Elon Musk’s acquisition exceptionalism

Twitter shatters

Illustration: Rebecca Zisser/Axios

All corporate acquisitions are at least a little messy. But what is happening in Twitter is in a class by itself.

Why it matters: Elon Musk risks setting fire to $44 billion, plus to a social media platform that has become central to global discourse.

  • Most of the money belongs to Musk, but a lot of it comes from Wall Street banks, fellow billionaires, mutual funds and venture capital funds whose own investors include charitable foundations and university endowments.

The big picture: We knew that Musk didn’t do any due diligence before he offered to buy Twitter, and that he didn’t think too deeply about Torney moderation of content. What we did not know is that as the months and the lawsuits continued, he did not lay the foundation for ownership.

  • There are no new C-Suite executives beyond Musk. There is no board of directors. There are no named members of a new content moderation council, and thus no new content moderation rules. There is no good reason that at least some of these people are not in place.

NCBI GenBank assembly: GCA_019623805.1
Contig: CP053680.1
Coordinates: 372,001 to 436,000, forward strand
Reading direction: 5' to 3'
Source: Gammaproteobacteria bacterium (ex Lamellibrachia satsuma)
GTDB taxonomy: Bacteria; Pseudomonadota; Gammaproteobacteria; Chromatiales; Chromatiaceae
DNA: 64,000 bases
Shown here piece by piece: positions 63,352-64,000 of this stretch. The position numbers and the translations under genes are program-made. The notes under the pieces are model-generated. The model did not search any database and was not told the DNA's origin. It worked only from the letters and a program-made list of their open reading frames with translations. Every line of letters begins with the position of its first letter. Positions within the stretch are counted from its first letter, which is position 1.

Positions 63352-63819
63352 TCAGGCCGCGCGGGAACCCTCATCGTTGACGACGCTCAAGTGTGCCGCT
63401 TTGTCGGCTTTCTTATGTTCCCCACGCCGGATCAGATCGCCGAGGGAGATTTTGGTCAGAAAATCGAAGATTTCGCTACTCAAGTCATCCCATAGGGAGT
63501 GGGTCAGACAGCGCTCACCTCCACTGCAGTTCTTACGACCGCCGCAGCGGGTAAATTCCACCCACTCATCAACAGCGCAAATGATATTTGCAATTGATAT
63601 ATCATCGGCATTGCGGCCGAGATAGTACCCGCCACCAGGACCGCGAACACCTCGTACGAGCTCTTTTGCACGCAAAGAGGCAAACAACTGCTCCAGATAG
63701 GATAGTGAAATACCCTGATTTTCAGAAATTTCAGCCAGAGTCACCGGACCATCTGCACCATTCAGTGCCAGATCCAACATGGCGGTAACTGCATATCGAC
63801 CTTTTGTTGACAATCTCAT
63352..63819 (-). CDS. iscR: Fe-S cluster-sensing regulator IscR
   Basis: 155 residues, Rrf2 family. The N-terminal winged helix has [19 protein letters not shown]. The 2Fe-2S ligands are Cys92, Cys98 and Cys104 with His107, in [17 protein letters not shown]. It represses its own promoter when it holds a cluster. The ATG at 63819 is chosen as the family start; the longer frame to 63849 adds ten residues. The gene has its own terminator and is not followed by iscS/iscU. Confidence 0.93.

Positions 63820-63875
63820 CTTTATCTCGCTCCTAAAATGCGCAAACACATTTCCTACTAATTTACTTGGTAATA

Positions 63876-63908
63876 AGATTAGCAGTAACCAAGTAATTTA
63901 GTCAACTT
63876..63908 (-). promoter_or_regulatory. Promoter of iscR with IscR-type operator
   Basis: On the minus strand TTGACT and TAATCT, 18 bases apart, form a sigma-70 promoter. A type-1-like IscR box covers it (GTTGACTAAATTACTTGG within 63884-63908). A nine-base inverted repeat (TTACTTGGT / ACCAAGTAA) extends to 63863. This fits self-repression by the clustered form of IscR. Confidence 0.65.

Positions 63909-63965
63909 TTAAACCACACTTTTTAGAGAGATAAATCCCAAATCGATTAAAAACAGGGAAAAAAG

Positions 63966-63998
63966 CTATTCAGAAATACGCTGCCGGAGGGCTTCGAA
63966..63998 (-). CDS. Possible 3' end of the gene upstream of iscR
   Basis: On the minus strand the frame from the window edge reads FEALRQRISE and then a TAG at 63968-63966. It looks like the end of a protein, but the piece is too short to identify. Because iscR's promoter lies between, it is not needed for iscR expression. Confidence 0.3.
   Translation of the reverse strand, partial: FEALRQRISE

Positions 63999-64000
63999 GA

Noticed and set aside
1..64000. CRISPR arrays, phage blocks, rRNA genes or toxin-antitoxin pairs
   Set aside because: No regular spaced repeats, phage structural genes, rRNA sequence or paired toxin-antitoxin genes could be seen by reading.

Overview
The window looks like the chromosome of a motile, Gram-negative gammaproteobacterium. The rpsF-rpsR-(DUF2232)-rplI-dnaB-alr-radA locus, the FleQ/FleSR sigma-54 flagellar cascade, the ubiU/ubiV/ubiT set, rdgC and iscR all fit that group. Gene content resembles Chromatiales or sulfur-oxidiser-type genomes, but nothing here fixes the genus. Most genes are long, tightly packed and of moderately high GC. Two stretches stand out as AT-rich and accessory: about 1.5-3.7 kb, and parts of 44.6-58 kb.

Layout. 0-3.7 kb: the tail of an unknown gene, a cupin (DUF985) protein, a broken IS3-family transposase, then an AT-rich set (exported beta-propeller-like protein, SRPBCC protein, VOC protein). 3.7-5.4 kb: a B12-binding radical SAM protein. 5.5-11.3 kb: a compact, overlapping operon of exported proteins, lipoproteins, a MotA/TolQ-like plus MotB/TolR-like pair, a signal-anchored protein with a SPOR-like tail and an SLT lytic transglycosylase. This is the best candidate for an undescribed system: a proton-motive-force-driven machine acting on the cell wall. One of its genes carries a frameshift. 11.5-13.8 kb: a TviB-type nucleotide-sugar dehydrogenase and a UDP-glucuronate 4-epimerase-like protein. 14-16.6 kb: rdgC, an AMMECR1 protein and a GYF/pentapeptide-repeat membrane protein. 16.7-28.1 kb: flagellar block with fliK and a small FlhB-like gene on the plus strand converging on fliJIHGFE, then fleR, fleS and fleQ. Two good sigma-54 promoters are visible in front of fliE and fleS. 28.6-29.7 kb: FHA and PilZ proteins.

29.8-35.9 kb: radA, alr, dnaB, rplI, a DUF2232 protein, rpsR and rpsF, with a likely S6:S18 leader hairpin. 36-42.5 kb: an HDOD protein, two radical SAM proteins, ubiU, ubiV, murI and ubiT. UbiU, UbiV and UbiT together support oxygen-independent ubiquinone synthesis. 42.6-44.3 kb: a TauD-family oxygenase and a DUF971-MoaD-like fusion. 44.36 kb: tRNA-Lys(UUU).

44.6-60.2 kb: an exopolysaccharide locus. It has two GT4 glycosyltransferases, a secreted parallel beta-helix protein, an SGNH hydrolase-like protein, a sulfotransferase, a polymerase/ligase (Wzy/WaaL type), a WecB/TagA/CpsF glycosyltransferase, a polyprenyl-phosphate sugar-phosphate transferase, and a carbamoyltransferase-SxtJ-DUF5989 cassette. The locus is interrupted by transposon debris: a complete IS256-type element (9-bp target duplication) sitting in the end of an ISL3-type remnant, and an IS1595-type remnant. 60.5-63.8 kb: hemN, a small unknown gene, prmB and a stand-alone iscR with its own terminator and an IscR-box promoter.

• Musk did not hold an all-hands meeting to share his vision or any other information with Twitter employees, although some were scheduled and then canceled. Not even with the 50% of the workers he didn’t fire, or those he fired but who were already asked to return.
  • He spent months complaining about bots and spam, but then rushed to launch a more expensive subscription service that would automatically give verification checkmarks without actually verifying user identities. And then delayed the launch, although some people have already paid.
  • Brand marketers worried about how the chaos could bleed into what users see around their advertisements, leading to a “massive drop in revenue.” Musk tried to calm their fears, both in person and via tweets, but quickly grew impatient and threatened to go “thermonuclear.” on his own customers.

Back History: Yes, Musk wanted out of the deal and operates in at least a partial reality distortion field (arguably a justified one, given his Tesla and SpaceX successes).

  • But sources also say Musk knew the legal odds were against him, meaning his current problem was the most likely outcome.
  • In other words, he had every reason and opportunity to prepare. As any other customer would do. Instead, he chose to wing it, and then claim shock and ambush when things went sideways.
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The bottom line: Elon Musk is still early in the first inning of owning Twitter, but he’s already down a few runs.


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